According to shop owners and managers in the town of Wynwood, Florida – also known as the “Zika Zone” – the area has been noticeably empty of the usual crowds that form to see the local murals and shop at local businesses.
The slowdown in pedestrian traffic coincides with the intensified effort by the state of Florida to combat the mosquitoes which carry the Zika virus by blanketing the town of Wynwood with insecticide.
“It’s actually been pretty much a ghost town,” an eclectic plant shop owner in the area, who was only able to make one sale on an otherwise busy Saturday, told CBS Miami.
Yesenia Candelario at Marine Layer told CBS that it was a “very slow, quiet weekend in the trendy, artsy enclave.”
“There’s a bunch of restaurants here and now we have new shops. So we have a lot of people come in for brunch and tourists who wanna see the murals and shop around,” Candelario explained. “But it’s not like that due to the Zika virus.”
Last week the state of Florida started a campaign to kill off the Aedes species of mosquito by spraying an insecticide called Naled over a 10-mile radius surrounding the Wynwood area.
At least 15 people in the city’s Wynwood area are believed to have been infected with the virus through mosquito bites.
According to Cornell University, the organophosphate chemical Naled is moderately to highly toxic by ingestion, inhalation and dermal absorption.
Vapors or fumes of naled are corrosive to the mucous membranes lining the mouth, throat and lungs, and inhalation may cause severe irritation. A sensation of tightness in the chest and coughing are commonly experienced after inhalation. As with all organophosphates, naled is readily absorbed through the skin. Skin which has come in contact with this material should be washed immediately with soap and water and all contaminated clothing should be removed.
In laboratory tests, Naled exposure caused increased aggressiveness and a deterioration of memory and learning.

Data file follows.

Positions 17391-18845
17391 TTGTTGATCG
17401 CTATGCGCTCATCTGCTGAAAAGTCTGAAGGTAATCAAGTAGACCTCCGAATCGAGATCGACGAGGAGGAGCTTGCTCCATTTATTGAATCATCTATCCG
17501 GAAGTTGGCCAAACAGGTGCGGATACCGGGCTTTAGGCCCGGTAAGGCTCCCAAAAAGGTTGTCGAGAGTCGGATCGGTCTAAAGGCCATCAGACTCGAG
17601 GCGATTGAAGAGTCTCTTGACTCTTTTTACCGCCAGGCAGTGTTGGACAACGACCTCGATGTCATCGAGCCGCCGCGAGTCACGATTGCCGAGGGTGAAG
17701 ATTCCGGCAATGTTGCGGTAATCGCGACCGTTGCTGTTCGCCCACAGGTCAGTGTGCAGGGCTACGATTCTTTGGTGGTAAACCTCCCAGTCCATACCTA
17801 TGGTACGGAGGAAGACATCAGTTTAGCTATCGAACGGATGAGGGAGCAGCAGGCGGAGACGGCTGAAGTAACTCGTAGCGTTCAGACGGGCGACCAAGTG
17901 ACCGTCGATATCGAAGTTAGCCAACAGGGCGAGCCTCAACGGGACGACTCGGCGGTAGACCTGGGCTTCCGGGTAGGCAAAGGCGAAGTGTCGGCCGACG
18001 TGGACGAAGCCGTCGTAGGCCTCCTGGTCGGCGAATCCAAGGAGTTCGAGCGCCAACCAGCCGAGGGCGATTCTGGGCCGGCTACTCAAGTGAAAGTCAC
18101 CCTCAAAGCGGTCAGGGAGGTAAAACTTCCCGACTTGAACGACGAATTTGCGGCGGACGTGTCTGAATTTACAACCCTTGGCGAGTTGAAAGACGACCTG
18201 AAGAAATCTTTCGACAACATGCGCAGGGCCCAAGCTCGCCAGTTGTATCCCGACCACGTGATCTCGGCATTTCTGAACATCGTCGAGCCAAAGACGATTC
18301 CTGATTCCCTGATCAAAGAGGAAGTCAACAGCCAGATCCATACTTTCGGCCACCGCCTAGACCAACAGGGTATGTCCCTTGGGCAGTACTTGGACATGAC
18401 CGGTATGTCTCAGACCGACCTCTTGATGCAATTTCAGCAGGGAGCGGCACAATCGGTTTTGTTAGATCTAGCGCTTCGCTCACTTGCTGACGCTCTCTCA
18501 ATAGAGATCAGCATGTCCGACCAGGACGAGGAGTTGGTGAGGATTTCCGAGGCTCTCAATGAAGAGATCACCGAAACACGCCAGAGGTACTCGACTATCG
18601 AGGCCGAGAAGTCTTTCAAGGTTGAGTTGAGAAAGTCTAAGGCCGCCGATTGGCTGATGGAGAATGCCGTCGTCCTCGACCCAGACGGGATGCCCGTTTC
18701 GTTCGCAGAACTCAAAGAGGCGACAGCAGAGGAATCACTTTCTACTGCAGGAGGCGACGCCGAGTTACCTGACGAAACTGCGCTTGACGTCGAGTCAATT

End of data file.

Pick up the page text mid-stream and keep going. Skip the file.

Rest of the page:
It was also shown to interfere with prenatal brain development and has a cancerous byproduct.
From the No Spray Coalition:
Naled’s breakdown product DICHLORVOS (another organophosphate insecticide) interferes with prenatal brain development. In laboratory animals, exposure for just 3 days during pregnancy when the brain is growing quickly reduced brain size 15 percent.
DICHLORVOS also causes cancer, according to the International Agency for Research on Carcinogens. In laboratory tests, it caused leukemia and pancreatic cancer. Two independent studies have shown that children exposed to household “no-pest” strips containing dichlorvos have a higher incidence of brain cancer than unexposed children.
Aerial applications of naled can drift up to one-half mile. According to the U.S. Environmental Protection Agency, naled is moderately to highly toxic to birds and fish. It also reduced egg production and hatching success in tests with birds and reduced growth in tests with juvenile fish. convulsions, paralysis, and death.
When looking at footage of the aerial spraying occurring over Wynwood, and the fact that the insecticide can drift a half mile, it is absolutely no wonder why tourists and locals would be discouraged from going outside in the area.
Why risk being sprayed with or exposed to a toxic chemical that could negatively affect you neurologically?
It is also interesting to note that the Zika hysteria has been fueled by the supposed fact that the virus causes microcephaly, a birth defect that causes an infant’s head to be significantly smaller than the heads of other children of the same age and sex.
It could be extremely risky and potentially counterproductive to fight the Zika spreading mosquitoes with Naled considering the lab tests that show reduced brain size of 15 percent in animals exposed to the chemical.
Joseph Jankowski is a contributor for Planet Free Will.com. His works have been published by recognizable alternative news sites like GlobalResearch.ca, ActivistPost.com, Mintpressnews.com and ZeroHedge.com.
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